Bioinspired polymers, biohybrids, block copolymers, ...


"Living"/controlled ionic and radical polymerizations
Ring-opening polymerization of heterocycles (oxiranes, lactones, oxazolines, amino acid N-carboxyanhydrides)
Metathesis polymerizations, polycondensations, etc.
Post-polymerization reactions, click chemistry, photochemistry

Stimuli-responsive/smart polymers and colloids, polymer-polymer complexes
Aggregates (micelles, vesicles, fibers, etc.), colloids, gels, and films
Bioinspired structures, hierarchically structured materials and composites

Polymer synthesis:

Metal-free ring-opening polymerization of oxiranes

End-functionalized poly(ethylene oxide)s (PEG or PEO) and block copolymers are prepared by living/controlled anionic ring-opening polymerization of ethylene oxide using hydroxyl initiators in the presence of the phosphazene base t-BuP4 (Macromolecules 2001, 34, 4302; Langmuir 2003, 19, 4455; Adv. Mater. 2005, 17, 1158; Polym. Chem. 2012, 3, 1763). The t-BuP4 can also be used for a direct grafting of ethylene oxide from poly(N-isopropylacrylamide) (PNIPAM), using the NIPAM secondary amide units as initiating sites, to yield well-defined thermoresponsive graft copolymers (Macromolecules 2011, 44, 5861).


Ring-opening polymerization of amino acid N-carboxyanhydrides

Block copolymers with a synthetic segment (polystyrene or 1,2-polybutadiene) and a polypeptide segment (poly(Z-L-lysine) or poly(gamma-benzyl-L-glutamate)) are synthesized via the ring-opening polymerization of amino acid N-carboxyanhydrides (NCA) initiated by primary amino-functional polymers. Using amine hydrochlorides instead of free amines yields block copolymers with a near monodisperse (Poisson) molar mass distribution (Chem. Commun. 2003, 2944). Kinetic studies show that the rate of polymerization is vastly determined by the position of the ammonium–amine equilibrium, thus it is higher the more polar is the reaction medium, the softer is the counterion, and the higher is the temperature (PMSE Prepr. 2007, 97, 183). Alternatively, primary amine hydrochlorides can be combined with tertiary amines to initiate the controlled polymerization of NCA (Chem. Commun. 2015, 51, 15645).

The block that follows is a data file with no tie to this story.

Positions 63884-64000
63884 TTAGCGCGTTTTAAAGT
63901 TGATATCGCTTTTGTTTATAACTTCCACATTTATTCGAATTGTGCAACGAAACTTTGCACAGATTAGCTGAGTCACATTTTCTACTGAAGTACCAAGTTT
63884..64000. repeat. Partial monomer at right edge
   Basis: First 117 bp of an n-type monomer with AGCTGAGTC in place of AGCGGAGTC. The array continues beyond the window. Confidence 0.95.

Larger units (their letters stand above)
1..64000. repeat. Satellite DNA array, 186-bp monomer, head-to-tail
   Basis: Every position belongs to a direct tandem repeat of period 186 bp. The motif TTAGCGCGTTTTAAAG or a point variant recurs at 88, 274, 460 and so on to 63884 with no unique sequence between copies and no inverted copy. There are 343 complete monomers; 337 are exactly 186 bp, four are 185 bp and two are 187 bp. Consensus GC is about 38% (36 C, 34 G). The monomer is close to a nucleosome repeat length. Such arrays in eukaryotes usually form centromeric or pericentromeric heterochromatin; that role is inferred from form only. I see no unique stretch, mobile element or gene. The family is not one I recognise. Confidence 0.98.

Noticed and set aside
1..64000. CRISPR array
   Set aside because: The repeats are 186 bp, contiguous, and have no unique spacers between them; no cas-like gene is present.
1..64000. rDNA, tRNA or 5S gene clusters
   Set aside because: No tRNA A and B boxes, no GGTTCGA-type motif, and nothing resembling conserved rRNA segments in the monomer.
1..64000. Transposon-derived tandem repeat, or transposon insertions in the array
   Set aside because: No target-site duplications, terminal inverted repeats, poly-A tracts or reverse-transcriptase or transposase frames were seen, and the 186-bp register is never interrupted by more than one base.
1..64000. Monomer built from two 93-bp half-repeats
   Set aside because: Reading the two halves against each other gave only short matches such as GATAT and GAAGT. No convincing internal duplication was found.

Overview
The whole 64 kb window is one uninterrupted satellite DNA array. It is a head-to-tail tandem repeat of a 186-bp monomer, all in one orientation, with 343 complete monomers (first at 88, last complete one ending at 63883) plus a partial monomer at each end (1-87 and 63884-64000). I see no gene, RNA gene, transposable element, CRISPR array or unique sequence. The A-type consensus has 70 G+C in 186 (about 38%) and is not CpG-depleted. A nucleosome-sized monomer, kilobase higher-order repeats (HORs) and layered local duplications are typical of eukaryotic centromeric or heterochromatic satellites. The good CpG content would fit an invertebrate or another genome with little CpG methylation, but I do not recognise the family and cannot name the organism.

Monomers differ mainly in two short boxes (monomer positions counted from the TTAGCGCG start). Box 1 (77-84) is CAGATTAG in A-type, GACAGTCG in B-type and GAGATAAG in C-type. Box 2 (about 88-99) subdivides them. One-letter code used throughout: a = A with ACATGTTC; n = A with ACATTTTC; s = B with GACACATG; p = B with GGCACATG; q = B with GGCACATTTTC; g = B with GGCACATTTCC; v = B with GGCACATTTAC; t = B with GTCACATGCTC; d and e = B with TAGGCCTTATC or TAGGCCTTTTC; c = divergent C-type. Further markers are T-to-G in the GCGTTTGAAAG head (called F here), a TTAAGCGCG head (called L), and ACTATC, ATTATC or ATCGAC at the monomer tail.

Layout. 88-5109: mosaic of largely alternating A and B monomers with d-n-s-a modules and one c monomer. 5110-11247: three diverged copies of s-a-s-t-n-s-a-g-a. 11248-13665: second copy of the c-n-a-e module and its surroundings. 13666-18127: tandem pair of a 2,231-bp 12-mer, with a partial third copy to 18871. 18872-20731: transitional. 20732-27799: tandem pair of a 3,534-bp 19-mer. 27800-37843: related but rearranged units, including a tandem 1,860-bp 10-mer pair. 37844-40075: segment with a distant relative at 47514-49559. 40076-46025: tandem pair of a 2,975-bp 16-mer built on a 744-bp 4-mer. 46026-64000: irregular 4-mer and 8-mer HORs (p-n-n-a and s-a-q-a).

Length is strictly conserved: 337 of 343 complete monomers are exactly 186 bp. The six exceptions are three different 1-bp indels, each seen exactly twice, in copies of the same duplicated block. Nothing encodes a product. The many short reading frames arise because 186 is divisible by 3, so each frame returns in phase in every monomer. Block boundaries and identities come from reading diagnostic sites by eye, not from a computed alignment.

Ring-opening metathesis polymerization of amino acid-based macrocycles

Macrocycles based on L-cystine are synthesized by ring-closing metathesis (RCM) and subsequently polymerized by entropy-driven ring-opening metathesis polymerization (ED-ROMP) to yield poly(ester-amine-disulfide-alkene)s with apparent molar masses of up to 80 kDa. The polymers can be further functionalized with acid anhydrides and degraded by reductive cleavage of the main-chain disulfide (Polym. Chem. 2017, 8, 366).


Modification of polymers with thiol-ene (click) chemistry

Series of functionalized polymers, e.g., fluoro polymers, polyelectrolytes and biohybrids (peptide, sugar, and DNA copolymers) can be readily prepared by addition of thiols to 1,2-polybutadiene (homopolymers and block copolymers) (Polymer 2005, 46, 12057; Angew. Chem. Int. Ed. 2006, 45, 7578, J. Am. Chem. Soc. 2006, 128, 13336, J. Phys. Chem. C 2011, 115, 22931). Unsaturated polyamides like poly[2-(3-butenyl)-2-oxazoline], poly(N-allyl glycin), and polyallylglycin can be modified quantitatively and without side reactions by photochemical thiol-ene addition (Macromolecules 2007, 40, 7928; Polymer 2008, 49, 817; Chem. Commun. 2012, 48, 7835; J. Am. Chem. Soc. 2012, 134, 18542; Macromolecules 2014, 47, 2536).


Also polymer colloids and inorganic surfaces (glass fibers and plates) can be functionalized by photochemical addition of thiols (Chem. Eur. J. 2009, 15, 11469; Chem. Mater. 2009, 21, 5698; ACS Appl. Mater. Interfaces, 2012, 4, 3484; ACS Appl. Mater. Interfaces 2013, 5, 2469).